TB: You know each thing is not only a creative thing, it’s a memory from a creative thing. But anyway, back to Karen making video. It just got to the point where she was doing a three-minute video every week. How long did you do that? KB: It was over a year. TB: And then the forum dried up! The show wasn’t on any more, we didn’t have any place to do it. Its’ like this painting we’re doing right now (the dipstych). It’s an opportunity and we needed to paint.
(He pauses for a moment) So the show comes up and boy we get to paint a piece for the show. I mean it’s all in there, ready to come out anyhow and its kinda like love the one you’re with! Right now we’re making love to canvas. It’s not finished, we didn’t skip a beat. We’re also working on a proposal for a commission for an animal shelter.
(He asks Karen to finish his thought …. again indicating how they are one being in so many ways) KB: I want to do a miniature. TB: And then we’re doing a Mother dog in addition to the Dalmatian but its about the same scale, kinda like a golden retriever. Its in this unitable technique where we interlock forms, that’s changed us!
How do children react to your work? KB: It’s really outstanding to watch any child approach our sculptures. TB: They’re not afraid to smile. They’re very honest. They’ll point. You know as an adult you’re not allowed to point. Kids will point for a while until their parents make them stop. And then the forms that we’re using are very approachable. We’re not just doing 6’3” dogs and cats — we’re doing toys. These are toy like images! So kids really get it.
The average child today is so overwhelmed by technology, its great for cities to include these in their public spaces. They can be touched and are truly appropriate subject matter for public art. TB: That’s a good observation.
In terms of direction are you interested in pursuing more film? TB: The opportunity just isn’t there. We created a character called the LoveMonster which is getting bigger and bigger and more important. If you go on the the web to LoveMonster.com, you can see the animation.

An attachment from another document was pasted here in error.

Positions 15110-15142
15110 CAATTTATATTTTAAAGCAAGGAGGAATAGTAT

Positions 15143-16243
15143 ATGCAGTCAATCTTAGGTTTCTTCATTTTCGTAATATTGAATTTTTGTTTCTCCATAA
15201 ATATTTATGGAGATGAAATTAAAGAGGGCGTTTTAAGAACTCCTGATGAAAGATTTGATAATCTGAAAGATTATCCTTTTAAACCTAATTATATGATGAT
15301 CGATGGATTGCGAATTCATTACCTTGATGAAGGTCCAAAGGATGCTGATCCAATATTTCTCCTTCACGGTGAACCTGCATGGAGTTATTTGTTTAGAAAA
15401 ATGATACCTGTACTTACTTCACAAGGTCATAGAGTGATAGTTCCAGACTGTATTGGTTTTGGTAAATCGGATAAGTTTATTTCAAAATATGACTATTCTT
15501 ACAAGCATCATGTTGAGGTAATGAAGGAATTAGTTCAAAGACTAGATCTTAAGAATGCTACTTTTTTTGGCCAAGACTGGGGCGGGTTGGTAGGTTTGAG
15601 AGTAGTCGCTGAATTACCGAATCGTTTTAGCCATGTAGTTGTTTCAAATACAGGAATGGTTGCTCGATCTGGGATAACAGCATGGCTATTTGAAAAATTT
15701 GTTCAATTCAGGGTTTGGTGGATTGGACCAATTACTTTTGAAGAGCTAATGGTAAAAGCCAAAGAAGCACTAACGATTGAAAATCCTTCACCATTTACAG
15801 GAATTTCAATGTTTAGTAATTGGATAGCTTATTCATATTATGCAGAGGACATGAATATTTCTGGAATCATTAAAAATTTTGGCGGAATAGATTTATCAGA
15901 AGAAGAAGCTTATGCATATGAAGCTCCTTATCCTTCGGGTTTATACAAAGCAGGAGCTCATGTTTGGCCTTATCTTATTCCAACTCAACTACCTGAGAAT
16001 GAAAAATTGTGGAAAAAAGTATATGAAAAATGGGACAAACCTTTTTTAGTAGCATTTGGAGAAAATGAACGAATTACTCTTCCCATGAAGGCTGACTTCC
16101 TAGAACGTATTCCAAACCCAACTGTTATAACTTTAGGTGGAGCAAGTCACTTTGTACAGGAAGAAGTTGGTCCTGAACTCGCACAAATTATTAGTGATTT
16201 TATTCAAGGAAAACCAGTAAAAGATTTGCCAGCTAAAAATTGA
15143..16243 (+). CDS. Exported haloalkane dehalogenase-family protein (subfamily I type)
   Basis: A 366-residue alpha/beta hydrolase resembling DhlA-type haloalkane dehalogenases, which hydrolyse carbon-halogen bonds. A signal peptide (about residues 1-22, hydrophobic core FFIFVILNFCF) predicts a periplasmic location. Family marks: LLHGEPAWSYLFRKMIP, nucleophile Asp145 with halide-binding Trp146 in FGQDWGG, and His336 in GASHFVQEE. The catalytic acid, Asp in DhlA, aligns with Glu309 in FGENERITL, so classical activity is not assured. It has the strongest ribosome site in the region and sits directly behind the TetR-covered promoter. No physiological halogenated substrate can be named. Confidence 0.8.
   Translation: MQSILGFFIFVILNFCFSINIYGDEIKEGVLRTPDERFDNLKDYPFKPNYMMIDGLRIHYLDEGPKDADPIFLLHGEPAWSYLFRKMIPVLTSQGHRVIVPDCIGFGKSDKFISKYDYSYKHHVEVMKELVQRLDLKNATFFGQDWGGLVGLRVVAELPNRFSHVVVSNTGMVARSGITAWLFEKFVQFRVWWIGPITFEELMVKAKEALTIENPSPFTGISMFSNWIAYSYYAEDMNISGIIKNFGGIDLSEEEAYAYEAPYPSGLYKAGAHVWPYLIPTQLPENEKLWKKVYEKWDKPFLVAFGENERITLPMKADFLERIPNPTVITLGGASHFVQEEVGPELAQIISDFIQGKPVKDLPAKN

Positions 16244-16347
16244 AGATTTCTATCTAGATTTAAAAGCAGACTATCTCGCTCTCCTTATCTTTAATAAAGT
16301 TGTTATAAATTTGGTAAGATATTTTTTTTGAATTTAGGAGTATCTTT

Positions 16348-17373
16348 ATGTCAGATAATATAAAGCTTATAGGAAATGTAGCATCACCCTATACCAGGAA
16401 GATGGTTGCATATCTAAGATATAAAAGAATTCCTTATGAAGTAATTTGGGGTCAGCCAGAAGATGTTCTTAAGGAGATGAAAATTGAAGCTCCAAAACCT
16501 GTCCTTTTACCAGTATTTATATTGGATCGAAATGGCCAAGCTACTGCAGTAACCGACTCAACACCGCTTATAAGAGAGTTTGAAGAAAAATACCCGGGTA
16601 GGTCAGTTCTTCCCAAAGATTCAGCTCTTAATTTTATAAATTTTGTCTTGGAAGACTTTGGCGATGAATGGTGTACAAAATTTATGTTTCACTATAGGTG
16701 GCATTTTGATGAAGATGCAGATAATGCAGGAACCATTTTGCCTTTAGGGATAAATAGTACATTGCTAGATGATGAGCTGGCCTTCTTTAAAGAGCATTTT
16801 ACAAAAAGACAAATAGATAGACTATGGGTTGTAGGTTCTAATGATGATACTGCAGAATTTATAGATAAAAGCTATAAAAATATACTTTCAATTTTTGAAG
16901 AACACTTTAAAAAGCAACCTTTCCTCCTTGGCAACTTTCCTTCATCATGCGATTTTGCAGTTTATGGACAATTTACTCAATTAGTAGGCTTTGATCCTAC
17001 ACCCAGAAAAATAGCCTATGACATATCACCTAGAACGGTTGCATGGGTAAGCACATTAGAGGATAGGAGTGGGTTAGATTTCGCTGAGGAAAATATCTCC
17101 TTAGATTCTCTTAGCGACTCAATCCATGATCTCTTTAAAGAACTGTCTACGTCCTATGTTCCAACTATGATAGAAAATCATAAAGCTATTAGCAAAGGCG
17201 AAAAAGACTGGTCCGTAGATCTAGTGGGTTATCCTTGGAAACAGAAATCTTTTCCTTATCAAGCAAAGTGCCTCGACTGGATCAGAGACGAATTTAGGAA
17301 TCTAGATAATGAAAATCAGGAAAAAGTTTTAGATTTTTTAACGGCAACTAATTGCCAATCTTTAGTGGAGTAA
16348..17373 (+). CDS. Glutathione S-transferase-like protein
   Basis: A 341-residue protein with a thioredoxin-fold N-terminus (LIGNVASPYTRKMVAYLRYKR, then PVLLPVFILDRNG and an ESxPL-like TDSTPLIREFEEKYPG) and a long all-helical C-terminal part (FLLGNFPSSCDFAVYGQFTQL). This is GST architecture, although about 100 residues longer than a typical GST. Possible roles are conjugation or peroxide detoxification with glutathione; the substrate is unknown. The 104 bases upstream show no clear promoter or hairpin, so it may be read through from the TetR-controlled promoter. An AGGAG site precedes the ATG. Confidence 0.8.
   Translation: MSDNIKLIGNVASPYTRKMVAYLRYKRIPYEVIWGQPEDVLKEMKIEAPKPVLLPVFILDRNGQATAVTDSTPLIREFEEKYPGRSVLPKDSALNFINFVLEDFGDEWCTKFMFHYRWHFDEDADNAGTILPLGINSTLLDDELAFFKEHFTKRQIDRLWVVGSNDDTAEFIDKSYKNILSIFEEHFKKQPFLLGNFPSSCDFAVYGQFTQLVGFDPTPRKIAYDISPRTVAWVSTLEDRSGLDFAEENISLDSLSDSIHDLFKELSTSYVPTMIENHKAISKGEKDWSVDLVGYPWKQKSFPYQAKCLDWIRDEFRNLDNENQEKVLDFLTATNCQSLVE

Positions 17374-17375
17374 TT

The current incarnation seems to be adult oriented? TB: One of my only regrets was that our book was not accessible to kids. Kids gravitated to the images immediately.
I kept having to say, you know this is an adult book. Since then the LoveMonster has evolved. He had those two appendages hanging down, but they were confusing people. KB: The LoveMonster was an androgynous character.
But people thought the drawings indicated something more, more male oriented. TB: We edited the drawing and even gave him good dental work. The earlier version got in the way of the message. The loveMonster is our alter-ego, especially me.
It’s my outlet to do what I want, say what I want. Now in one painting, he’s about seven feet tall. And he’s the one that’s saying to the Karen figure “what’s better? Pasta or sex?”
I require any painting that I work on with Karen — that she be in the painting! I just love painting her! She keeps wanting me to be in the painting with her! And when you’re as hot as Karen, as in the documentary of Monsieur Pompadour! When I saw it, I went on a crash diet and shaved. I stopped wearing my stone cutter jacket.
Now I am the LoveMonster in the painting. Karen’s there, she’s standing next to me. I’m staring at her, I’ve got buttons in my hand. I’m trying to cajole her. He has become me and I’ve become him. You know with regard to film, we work from opportunity and so far it just hasn’t been there.
You’re a natural fit for a documentary. TB: We’re working all the time and we’re producing good work. Film is very collaborative. KB: It takes a great number of people to make a film. TB: At our studio in Venice (CA), we had five or six working interns coming from around the world to work. The thing that’s changed, with our move to Rancho Mirage, CA, we whittled it down to just the two of us. You’ve come full circle then from your youth, when you first met in Chicago? TB: The most important thing for me was to please Karen. I wanted her to look at me in a favorable light. So I guess if you look at our paintings and our sculpture today, they’re very finished, very clean, very few flaws, they’re articulate.
In the meantime, we have two paintings coming up, For Sale, Baby Shoes, Never Worn. The next one is also baby shoes, we thought of calling it Once Upon A Time. It’s a giant, but I’m not sure yet, what’s under it. It’ll have to wait. The rest is still inside of us.
The thing about painting is you can empty yourself on to a canvas and that’s what we do. We’ve been wanting to acknowledge Hemingway on canvas for a long time so we are.
There’s always a canvas being stretched in the studio. We’re usually into five, six projects simultaneously. At one point, life runs out before the ideas do.
Is there such a thing as retirement for working artists? Tony: No, we’re working harder then we ever have. KB: We’ve created the most perfect …. Utopia! TB: Yes it is!
For more on Karen and Tony Barone, visit their website at Baroneart.com